Today, our old friend Brandon LeBlanc took to the Windows Team blog to announce pricing for upgrade versions of Windows 8, and while they’re not quite in the free or $29 upgrade class of an Apple upgrade, they’re quite cheap for Microsoft: $39 to upgrade your existing installation of Windows XP, Vista, or 7 (In comparison, an upgrade copy of Windows 7 Home Premium is available now in the US on Amazon for $98). Brandon writes:
Starting at general availability, if your PC is running Windows XP, Windows Vista, or Windows 7 you will qualify to download an upgrade to Windows 8 Pro for just $39.99 in 131 markets. And if you want, you can add Windows Media Center for free through the “add features” option within Windows 8 Pro after your upgrade.
Now, your PC will have to run the Windows 8 Upgrade Assistant, and we can imagine that some old warhorse XP installations may have trouble getting the proper drivers, but Microsoft seems to have listened to the feedback and tried to make it as easy as possible to get a bunch of people on Windows 8 early. Some highlights of what we know so far:
- For $39, you can upgrade your XP, Vista, or Windows 7 machine via download
- Available in 131 countries
- The upgrade is for Windows 8 Pro, and you can choose to install Windows Media Center for free
- A “shrinkwrap” copy of Windows 8 Pro upgrade will also be available, for $69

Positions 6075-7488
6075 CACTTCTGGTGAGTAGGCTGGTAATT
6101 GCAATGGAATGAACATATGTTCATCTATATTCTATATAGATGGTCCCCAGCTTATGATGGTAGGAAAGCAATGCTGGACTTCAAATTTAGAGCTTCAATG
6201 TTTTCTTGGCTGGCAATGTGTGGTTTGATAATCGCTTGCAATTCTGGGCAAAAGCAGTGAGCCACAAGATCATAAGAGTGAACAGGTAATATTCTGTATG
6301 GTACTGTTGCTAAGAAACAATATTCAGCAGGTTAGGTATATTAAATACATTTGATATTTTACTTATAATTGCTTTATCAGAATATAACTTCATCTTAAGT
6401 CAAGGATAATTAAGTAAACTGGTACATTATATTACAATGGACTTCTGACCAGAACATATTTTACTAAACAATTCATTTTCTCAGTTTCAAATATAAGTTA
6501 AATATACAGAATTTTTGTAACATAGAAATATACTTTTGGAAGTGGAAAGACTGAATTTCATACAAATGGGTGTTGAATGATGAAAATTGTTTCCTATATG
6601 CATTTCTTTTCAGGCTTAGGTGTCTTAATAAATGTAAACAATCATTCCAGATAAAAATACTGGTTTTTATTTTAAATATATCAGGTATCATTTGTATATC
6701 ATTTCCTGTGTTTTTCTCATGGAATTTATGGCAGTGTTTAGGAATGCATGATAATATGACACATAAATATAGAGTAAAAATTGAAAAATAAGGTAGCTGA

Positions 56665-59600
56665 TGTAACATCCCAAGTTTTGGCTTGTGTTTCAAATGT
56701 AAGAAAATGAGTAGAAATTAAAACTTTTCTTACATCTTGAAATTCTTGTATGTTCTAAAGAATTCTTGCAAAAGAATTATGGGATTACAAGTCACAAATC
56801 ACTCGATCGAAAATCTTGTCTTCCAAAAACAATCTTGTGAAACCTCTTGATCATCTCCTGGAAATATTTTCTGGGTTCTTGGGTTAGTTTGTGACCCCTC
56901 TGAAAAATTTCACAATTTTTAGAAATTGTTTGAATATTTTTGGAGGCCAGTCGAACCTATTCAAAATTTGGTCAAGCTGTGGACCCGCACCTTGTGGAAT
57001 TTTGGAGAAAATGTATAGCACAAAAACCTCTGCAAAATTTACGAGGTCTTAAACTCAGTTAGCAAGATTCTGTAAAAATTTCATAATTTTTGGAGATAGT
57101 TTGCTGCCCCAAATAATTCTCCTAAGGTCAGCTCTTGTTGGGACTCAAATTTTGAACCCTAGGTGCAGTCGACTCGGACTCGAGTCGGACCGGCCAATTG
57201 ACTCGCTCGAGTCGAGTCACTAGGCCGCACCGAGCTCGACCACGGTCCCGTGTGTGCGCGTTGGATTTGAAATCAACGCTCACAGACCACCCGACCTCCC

- Earlier, Microsoft announced that new Windows 7 computers sold after June 2 will be eligible for a $14.99 upgrade, once Windows 8 ships
- Both offers will end January 31, 2013
- A “System Builder” copy will also be available for installing a fresh copy on, say, a new home-built computer (no price was given for this option)
While this aggressive pricing may be surprising when you look at the cost of previous Windows upgrades, Microsoft needs to get Windows 8 in as many hands as possible, as early as possible, to ensure the success not only of Windows 8 but of the Windows 8 App Marketplace. As much as it would like to, Microsoft can’t lean on Windows Phone to drive sales, and while the newly announced Microsoft Surface looks interesting, it’s going to depend a lot on price, too.
Microsoft has already said that only a very few users bother with Media Center, so the “free” inclusion in this offer is more a play to get out of paying license fees for those that will never touch Media Center, rather than an incentive to move to Windows 8. And one of the prime drivers for the Apple ecosystem, proprietary content (read: your iTunes purchases) has never been duplicated by Microsoft, as many times as they’ve tried: with MSN Music, Zune, and even now with the vaporware that, so far, at least, is Xbox Music.
We’re still waiting on a “killer” Windows 8 app (or a suite of them), too. So far what we’ve seen are not-as-good versions of what’s already available on Windows 7, and while we’re sure we’re going to be seeing a whole slew of tablet sized fart apps, Windows 8 is going to need something big to prove the worth of this new OS.
So with no phone, content, or killer apps to drive Windows 8 sales, Microsoft needs to go cheap, and hope it comes out ok in the end. If it all works, and we end up with a Marketplace full of apps, an Xbox full of tunes and video, and a phone and a Surface and a desktop all running Windows 8, Microsoft will have hit that big bet they’ve been making. If not? Well that’s why we’re here, either way it will be fun to find out!
Is $39 the right price point for Windows 8? Is it cheap enough that people will take a flyer on an unproven system with no killer apps? Will it drive sales of Surface, and Windows Phone? Will sales of the Surface, and a new set of Windows Phones, drive sales and adoption of Windows 8? Microsoft certainly hopes so, what do you think?